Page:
• Wendy takes care of all of the use cases that could happen with building an offline-first mobile app. "What if this task succeeds but this one doesn't? What happens when the network is flaky and a couple of tasks fail but should retry? What happens if this task needs to succeed in order for this task to succeed on my API?" Wendy takes care of handling all of this for you. You define the behavior, Wendy takes care of running it when it is confident it can run the task and succeed.


Add this to your root build.gradle at the end of repositories:

allprojects {
	repositories {
		maven { url '' }

Then, install the Wendy module:

compile 'com.github.levibostian:wendy-android:0.1.0'

The latest release version at this time is: Release

Getting started

For this getting started guide, lets work through an example for you to follow along with. Let's say you are building a grocery list app. We will call it, Grocery List.

First, create a PendingTasksFactory subclass that stores all of your app's Wendy PendingTasks. It's pretty blank to start but we will add more to it later. (I plan to remove this requirement in the future. PRs welcome 😄)

class GroceryListPendingTasksFactory : PendingTasksFactory {

    override fun getTask(tag: String): PendingTask? {
        return null


Add the following code to your Application onCreate():

Wendy.init(this, GroceryListPendingTasksFactory())

Wendy is now configured. It's time to use it!

For each separate task that you need to sync local storage with remote cloud storage, you define a PendingTask subclass.

In our Grocery List app, we want to allow users to create new grocery items. Every time that a user creates a new grocery list item, we don't want to show them a progress bar saying, "Saving grocery list item..." while we perform an API call! We want to be able to instantly save that grocery list item and sync it with the cloud storage later so our user can get on with their life (can't you just see your Play Store reviews going up, up, up right now? ⭐⭐⭐⭐⭐).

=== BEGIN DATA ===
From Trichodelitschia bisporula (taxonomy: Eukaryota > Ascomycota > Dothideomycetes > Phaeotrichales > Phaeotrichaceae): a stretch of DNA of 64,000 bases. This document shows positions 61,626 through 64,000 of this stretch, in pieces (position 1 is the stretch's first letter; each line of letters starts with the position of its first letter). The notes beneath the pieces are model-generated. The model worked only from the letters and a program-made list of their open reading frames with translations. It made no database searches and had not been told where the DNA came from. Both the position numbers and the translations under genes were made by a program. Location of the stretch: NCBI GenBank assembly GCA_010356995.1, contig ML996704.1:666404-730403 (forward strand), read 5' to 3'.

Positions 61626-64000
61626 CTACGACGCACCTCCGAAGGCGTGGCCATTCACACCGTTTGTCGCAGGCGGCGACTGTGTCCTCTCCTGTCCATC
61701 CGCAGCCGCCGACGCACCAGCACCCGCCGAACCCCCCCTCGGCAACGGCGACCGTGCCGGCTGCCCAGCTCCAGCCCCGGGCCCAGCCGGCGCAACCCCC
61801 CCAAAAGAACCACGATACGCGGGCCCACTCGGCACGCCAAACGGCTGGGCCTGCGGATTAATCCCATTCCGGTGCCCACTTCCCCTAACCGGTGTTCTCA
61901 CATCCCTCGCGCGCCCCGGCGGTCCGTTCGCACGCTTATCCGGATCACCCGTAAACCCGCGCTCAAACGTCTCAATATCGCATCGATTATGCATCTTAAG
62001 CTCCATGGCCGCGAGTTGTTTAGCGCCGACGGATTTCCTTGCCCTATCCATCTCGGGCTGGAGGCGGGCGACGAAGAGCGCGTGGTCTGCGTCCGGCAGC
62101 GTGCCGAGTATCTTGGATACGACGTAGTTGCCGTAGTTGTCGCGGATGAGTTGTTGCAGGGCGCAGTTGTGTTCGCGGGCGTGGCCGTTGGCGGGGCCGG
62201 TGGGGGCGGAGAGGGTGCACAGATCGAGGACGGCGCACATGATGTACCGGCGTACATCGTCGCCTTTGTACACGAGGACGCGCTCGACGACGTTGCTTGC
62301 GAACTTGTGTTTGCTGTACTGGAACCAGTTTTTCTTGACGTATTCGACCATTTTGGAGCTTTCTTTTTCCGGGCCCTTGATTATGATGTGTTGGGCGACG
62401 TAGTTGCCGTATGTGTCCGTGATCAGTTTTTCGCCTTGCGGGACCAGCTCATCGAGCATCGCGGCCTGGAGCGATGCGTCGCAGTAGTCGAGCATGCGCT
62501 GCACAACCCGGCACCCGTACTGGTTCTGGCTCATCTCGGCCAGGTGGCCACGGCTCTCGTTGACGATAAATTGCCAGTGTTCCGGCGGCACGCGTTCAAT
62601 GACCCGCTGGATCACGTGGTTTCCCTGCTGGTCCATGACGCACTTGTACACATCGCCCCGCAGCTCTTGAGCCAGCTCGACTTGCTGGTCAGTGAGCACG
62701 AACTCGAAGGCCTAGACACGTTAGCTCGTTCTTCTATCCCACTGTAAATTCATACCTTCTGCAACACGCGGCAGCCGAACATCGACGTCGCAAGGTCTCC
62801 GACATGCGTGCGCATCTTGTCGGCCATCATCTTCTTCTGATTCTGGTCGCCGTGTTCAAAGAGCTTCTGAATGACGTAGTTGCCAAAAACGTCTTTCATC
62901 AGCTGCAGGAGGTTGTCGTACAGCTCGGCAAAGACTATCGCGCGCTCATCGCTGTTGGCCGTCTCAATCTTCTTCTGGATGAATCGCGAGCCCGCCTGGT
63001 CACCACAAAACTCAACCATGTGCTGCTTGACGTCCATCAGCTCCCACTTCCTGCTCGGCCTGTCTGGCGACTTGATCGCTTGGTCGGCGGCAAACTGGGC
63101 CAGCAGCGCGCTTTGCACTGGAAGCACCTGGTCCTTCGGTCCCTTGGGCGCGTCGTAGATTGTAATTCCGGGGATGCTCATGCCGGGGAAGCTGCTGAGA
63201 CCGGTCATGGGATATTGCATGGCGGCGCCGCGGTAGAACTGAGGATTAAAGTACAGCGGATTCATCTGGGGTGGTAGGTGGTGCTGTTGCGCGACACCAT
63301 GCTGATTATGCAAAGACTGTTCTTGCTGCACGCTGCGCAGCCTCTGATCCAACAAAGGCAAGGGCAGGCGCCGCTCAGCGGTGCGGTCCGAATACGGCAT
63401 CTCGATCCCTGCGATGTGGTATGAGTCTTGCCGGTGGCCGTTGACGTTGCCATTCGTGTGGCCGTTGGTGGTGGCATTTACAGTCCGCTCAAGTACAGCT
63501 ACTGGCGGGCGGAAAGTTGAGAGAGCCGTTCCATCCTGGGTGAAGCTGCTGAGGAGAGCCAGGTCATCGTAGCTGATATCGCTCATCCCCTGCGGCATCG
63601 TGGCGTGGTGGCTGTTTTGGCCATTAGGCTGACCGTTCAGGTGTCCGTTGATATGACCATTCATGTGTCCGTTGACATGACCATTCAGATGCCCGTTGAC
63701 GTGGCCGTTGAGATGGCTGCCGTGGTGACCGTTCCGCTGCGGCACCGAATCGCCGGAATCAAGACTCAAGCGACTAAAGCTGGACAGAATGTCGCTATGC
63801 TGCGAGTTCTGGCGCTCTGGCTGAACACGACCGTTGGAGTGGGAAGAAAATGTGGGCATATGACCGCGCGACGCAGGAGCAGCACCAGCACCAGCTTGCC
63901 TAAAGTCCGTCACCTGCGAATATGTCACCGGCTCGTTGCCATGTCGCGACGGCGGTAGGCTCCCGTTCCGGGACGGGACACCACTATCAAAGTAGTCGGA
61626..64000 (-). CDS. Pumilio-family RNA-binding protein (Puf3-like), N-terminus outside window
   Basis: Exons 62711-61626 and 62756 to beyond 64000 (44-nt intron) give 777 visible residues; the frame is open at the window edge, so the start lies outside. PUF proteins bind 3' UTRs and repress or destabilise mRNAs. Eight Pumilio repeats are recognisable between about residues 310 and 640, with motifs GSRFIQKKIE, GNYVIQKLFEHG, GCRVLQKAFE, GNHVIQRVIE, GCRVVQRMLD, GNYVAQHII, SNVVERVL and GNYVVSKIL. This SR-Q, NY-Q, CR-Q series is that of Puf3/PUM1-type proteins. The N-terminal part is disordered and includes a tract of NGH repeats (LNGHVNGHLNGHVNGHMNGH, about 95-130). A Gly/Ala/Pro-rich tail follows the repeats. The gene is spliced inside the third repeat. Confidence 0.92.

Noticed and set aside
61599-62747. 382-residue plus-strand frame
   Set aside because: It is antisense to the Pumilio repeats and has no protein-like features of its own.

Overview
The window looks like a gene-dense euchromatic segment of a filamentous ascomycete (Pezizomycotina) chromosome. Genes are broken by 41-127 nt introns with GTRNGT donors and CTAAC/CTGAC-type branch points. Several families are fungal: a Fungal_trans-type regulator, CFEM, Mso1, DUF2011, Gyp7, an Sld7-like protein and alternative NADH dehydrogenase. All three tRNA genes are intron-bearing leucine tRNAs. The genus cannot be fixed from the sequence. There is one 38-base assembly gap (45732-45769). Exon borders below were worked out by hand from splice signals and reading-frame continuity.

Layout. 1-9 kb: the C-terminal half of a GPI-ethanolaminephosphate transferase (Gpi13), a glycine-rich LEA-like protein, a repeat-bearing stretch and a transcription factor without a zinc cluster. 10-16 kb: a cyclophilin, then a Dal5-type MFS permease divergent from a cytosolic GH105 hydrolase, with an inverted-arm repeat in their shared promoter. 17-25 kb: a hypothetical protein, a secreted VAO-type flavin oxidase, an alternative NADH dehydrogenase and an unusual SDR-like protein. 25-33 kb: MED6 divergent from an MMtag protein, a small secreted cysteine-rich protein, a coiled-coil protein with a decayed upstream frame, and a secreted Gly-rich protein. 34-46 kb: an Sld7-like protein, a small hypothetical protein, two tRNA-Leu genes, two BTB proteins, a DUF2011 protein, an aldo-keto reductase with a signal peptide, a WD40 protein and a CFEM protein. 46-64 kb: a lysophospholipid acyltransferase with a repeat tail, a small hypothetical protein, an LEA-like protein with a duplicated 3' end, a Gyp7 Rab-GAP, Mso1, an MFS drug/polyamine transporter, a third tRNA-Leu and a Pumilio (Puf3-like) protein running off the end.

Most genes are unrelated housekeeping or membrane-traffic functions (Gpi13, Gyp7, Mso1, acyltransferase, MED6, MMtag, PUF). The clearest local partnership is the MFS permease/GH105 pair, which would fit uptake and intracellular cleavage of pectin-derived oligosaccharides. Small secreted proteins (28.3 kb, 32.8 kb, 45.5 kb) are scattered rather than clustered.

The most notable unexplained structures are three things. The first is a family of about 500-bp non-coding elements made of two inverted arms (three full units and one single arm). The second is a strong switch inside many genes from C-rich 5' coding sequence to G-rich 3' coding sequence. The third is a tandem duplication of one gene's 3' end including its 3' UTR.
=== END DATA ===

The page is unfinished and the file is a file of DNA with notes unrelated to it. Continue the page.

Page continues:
Let's create our first PendingTask subclass for creating new grocery items.

class CreateGroceryListItemPendingTask(groceryStoreItemId: Long) : PendingTask(
    manuallyRun = false,
    dataId = groceryStoreItemId.toString(),
    groupId = null,
    tag = TAG) {


    lateinit var localDatabase: Database

    companion object {
    	const val TAG = "Creates a grocery store item" 
        // Use the `blank()` static constructor to provide dependencies to the PendingTask.
        fun blank(database: Database): CreateGroceryListItemPendingTask = CreateGroceryListItemPendingTask(0).apply {
            localDatabase = database

    override fun runTask(): PendingTaskResult
        // Here, instantiate your dependencies, talk to your DB, your API, etc. Run the task.
        // After the task succeeds or fails, return to Wendy the result.

        val groceryStoreItem = localDatabase.queryGroceryStoreItem(dataId)

        // Your SQL queries, API calls, etc. in `runTask()` need to be synchronous. Don't worry, you are running on a background thread already so it's all good.
        // If you still feel you want to run asynchronous code, [check out the Wendy best practices doc]( to learn how to do so.